The plight of insect populations around the world and the threats it poses to agriculture and ecosystems has thrown insecticide use into the spotlight. Spinosad is an organic insecticide, considered less harmful to beneficial insects than synthetic insecticides, but its mode of action remains unclear. Using Drosophila, we show that low doses of spinosad reduce cholinergic response in neurons by antagonizing D6 nAChRs. D6 nAChRs are transported to lysosomes that become enlarged and accumulate upon spinosad treatment. Oxidative stress is initiated in the central nervous system, and spreads to midgut and disturbs lipid storage in metabolic tissues in a D6-dependent manner. Spinosad toxicity was ameliorated with the antioxidant N-Acetylcysteine amide (NACA). Chronic exposures lead to mitochondrial defects, severe neurodegeneration and blindness in adult animals. The many deleterious effects of low doses of this insecticide reported here point to an urgent need for rigorous investigation of its impacts on beneficial insects.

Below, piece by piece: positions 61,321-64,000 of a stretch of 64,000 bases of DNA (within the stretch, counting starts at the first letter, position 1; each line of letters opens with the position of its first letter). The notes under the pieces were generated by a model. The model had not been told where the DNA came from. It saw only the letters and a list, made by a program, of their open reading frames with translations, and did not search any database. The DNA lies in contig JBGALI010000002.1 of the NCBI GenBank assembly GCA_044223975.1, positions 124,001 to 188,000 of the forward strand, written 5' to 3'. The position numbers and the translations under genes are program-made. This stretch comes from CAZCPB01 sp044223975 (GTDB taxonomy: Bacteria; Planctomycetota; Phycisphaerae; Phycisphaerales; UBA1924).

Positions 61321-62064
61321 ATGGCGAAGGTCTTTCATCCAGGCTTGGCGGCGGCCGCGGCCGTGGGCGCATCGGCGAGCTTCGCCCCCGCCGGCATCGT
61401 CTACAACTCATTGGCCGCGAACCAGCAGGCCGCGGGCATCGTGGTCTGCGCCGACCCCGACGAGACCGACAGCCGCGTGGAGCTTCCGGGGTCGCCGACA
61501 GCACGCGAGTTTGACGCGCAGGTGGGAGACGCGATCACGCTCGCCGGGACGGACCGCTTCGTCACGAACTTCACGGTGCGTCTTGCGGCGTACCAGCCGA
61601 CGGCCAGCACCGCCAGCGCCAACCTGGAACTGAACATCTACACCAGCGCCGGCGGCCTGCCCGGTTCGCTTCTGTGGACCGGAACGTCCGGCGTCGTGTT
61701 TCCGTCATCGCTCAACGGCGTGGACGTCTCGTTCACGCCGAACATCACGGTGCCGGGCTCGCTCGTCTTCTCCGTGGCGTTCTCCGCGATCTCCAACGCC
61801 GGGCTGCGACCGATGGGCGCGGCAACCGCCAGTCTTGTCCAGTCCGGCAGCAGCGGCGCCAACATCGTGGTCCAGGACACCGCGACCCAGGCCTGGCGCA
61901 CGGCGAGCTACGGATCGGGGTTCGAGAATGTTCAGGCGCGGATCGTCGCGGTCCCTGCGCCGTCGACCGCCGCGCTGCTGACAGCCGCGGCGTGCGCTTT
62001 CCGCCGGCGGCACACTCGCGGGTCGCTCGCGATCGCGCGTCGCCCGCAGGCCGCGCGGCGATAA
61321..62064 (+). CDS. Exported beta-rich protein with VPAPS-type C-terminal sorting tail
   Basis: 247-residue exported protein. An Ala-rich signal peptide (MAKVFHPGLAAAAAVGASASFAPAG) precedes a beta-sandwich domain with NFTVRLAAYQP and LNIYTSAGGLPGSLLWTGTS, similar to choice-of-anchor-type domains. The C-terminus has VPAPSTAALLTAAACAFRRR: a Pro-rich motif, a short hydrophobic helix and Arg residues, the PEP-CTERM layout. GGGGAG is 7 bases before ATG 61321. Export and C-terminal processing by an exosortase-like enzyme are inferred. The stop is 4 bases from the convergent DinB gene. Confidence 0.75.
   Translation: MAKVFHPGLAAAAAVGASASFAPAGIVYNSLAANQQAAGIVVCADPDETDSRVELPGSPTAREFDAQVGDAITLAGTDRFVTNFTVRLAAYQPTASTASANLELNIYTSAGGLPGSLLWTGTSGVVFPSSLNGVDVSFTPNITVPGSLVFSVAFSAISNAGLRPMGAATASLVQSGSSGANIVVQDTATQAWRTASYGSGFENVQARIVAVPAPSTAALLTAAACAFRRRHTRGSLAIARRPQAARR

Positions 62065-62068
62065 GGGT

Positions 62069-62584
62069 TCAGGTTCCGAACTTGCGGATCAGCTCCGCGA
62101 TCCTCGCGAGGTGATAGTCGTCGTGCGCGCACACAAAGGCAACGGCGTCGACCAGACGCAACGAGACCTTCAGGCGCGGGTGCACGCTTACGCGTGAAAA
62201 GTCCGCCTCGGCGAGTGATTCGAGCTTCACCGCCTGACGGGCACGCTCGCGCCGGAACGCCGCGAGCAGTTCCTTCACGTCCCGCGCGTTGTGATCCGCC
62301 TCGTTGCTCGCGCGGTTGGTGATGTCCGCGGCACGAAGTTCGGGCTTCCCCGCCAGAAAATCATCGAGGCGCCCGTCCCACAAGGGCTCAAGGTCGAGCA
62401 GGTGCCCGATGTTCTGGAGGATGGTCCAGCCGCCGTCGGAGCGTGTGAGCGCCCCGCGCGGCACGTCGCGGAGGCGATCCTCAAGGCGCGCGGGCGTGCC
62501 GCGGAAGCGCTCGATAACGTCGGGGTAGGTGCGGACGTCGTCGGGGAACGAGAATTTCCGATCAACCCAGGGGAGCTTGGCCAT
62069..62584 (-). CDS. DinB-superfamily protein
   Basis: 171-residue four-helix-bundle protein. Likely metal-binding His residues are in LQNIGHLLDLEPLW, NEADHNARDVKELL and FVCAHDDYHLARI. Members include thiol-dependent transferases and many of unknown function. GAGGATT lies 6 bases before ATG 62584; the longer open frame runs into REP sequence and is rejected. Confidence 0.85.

bioRxiv Subject Collection: Neuroscience